# Does Time Exist?

1. Jun 27, 2011

### Zac Einstein

Does time really Exist? Is there a single equation proves the existence of time?
What is time?

2. Jun 27, 2011

### rede96

I don't know the answer to that, but it seems a bit like asking is there a single equation that proves the existence of length, height of width.

Also, as equations are basically a way of explaining the real universe mathematically, it seems that asking that sort of question creates a bit of paradox. If we experiance it, we know it is real.

Anyway, that is probably a bit too philosophical and not what you were after! :~)

3. Jun 27, 2011

### cowmoo32

There's no definite answer, but there was a great episode of Through The Wormhole on this exact question on the science channel recently and it covered quite a few theories.

4. Jun 27, 2011

### Staff: Mentor

What do you mean by "really Exist"? Do you have a definition or experimental procedure that allows us to distinguish between things that "really Exist" and things that don't?

5. Jun 27, 2011

### Staff: Mentor

I suspect there is not even a definite question. You need to have a definite question before you can even hope to have a definite answer.

6. Jun 27, 2011

### ardie

for us to prove the existence of time we must first establish the definition of time. as you see described ratherwell by Einstein should you read his papers. However a logician would point out to you that should time not have existed, you wouldn't have been able to finish the sentence you just posted online, therefore there is a passage of some quantity that allowed your motion through space

7. Jun 28, 2011

### GrayGhost

IMO, "change" proves the existence of time, far as how we define time goes. One such equation ... t=d/v. Time is the natural progression of events perceived by material entity. It's likely that our notion and definition of time is yet incomplete. Time will tell :)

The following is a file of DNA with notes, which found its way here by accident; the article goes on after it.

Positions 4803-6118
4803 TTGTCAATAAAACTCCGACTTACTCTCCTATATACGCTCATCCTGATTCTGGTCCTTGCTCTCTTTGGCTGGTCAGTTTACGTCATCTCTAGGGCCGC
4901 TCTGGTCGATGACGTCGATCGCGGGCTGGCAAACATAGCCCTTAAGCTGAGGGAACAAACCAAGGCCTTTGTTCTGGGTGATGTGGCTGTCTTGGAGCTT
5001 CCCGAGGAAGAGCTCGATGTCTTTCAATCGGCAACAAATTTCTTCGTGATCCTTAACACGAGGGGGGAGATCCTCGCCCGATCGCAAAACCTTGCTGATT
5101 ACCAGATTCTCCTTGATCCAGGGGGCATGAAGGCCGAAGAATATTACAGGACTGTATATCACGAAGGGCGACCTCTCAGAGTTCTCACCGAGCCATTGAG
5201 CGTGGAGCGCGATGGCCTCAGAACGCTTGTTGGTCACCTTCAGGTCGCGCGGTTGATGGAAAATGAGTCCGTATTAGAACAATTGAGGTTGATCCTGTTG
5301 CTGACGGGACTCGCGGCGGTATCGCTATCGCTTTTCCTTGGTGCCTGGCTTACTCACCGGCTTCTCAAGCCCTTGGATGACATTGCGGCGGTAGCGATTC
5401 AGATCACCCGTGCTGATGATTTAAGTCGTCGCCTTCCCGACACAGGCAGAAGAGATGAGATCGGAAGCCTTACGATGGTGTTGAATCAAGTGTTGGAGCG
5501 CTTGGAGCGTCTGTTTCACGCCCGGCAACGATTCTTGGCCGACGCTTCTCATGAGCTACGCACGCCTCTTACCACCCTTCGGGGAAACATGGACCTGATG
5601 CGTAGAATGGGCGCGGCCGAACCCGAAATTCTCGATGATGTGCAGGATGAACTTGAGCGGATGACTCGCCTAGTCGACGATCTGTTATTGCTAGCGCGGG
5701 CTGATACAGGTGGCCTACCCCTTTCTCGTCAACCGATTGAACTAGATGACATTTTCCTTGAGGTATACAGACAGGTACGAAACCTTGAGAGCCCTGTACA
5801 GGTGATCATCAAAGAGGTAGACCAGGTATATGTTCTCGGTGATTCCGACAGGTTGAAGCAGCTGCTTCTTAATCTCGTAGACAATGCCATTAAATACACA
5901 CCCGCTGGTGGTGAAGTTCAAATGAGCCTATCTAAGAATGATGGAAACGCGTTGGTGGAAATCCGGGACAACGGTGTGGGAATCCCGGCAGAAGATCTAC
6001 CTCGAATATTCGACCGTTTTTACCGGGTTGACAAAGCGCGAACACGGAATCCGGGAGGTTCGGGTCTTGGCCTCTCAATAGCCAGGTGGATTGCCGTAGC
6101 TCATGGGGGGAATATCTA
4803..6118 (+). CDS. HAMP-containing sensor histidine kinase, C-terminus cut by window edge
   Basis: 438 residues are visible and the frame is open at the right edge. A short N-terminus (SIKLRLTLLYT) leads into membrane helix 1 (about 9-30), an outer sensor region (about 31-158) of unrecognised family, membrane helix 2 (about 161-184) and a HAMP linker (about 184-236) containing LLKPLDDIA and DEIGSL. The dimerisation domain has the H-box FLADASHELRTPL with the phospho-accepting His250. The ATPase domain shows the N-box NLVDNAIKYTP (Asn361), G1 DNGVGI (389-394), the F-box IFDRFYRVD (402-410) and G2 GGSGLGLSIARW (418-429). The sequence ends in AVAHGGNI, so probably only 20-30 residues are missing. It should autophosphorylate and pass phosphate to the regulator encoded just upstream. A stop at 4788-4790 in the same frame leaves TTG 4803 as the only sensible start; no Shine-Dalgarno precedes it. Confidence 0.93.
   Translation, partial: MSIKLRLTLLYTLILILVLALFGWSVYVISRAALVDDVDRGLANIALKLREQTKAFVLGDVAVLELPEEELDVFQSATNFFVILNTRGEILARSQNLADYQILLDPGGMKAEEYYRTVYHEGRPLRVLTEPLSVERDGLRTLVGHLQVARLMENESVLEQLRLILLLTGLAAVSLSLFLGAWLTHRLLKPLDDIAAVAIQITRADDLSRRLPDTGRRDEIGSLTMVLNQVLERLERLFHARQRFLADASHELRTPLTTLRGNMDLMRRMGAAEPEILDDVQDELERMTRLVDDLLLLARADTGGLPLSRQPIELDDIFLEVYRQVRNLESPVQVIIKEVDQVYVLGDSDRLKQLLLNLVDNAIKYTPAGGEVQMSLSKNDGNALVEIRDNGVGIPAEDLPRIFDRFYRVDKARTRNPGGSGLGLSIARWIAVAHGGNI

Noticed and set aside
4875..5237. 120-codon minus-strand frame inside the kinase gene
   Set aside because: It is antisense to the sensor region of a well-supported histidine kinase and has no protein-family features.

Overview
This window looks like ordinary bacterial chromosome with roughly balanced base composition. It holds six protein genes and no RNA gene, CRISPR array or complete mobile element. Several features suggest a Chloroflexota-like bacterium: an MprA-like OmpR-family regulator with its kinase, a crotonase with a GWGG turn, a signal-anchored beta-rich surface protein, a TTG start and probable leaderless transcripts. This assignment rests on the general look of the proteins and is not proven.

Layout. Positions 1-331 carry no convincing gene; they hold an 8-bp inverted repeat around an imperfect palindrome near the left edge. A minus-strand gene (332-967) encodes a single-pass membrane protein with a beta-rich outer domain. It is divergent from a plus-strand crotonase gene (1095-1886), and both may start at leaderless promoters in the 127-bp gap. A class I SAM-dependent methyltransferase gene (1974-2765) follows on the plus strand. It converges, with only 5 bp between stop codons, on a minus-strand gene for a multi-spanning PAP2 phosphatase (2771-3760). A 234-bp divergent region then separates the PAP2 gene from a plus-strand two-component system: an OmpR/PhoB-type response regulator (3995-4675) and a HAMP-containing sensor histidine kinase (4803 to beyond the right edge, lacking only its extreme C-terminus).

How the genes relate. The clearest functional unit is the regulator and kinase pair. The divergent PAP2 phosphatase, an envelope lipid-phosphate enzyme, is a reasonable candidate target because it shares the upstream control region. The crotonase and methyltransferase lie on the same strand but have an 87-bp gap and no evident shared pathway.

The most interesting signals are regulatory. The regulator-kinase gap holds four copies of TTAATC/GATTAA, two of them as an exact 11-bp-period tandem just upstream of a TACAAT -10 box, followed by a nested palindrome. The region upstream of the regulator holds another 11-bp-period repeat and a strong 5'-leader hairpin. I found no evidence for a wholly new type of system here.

GrayGhost

8. Jun 28, 2011

### Zac Einstein

:uhh:

Yes, sir

Yes, sir

Where where where ? where can I read his papers, sir? huh?

9. Jun 28, 2011

### bcrowell

Staff Emeritus
http://www.fourmilab.ch/

But I disagree with ardie's assertion that Einstein somehow defined time. DaleSpam's #4 is right on target, IMO.

10. Jun 28, 2011

### GrayGhost

http://www.fourmilab.ch/etexts/einstein/specrel/www/" [Broken]

GrayGhost

Last edited by a moderator: May 5, 2017
11. Jun 28, 2011

### dan_r

This is a very philosophical debate indeed - is time simply a means of quantification or is it some kind of ethereal absolute?

I read Jim al-Khalili's book about Quantum Physics some time back, and I'm sure it was in there that he brought up the concept of having an infinite multiverse.

I contemplated an extension of this, that being that if we, as conscious entities, were constantly jumping into a new universe at immeasurably fast rates, were we actually standing still in time while the multiverse moved around us? More like existing as a sequence of multiversal snapshots, kind of like when you make a flip book with a little stick man doing different things.. you flip the pages, and it makes him look as if he's moving.

12. Jun 28, 2011

### danR

You could think of this anyway if time is quantized at the Planck scale. But whether there actually exist pages in your flip-book other than the current one I doubt very much. To paraphrase Gertrude Stein:

'There was no then then.'

13. Jun 28, 2011

### Naty1

We can't "prove" much of anything. I don't think we could even get a definition of time with which most would agree:

Wikipedia provides one view:

http://en.wikipedia.org/wiki/Time

You can read a few comments there about an operational definition of time....a convenience so we can proceed to measure things....

But we do need to think about such things, else progress will never be made.

14. Jun 29, 2011

### danR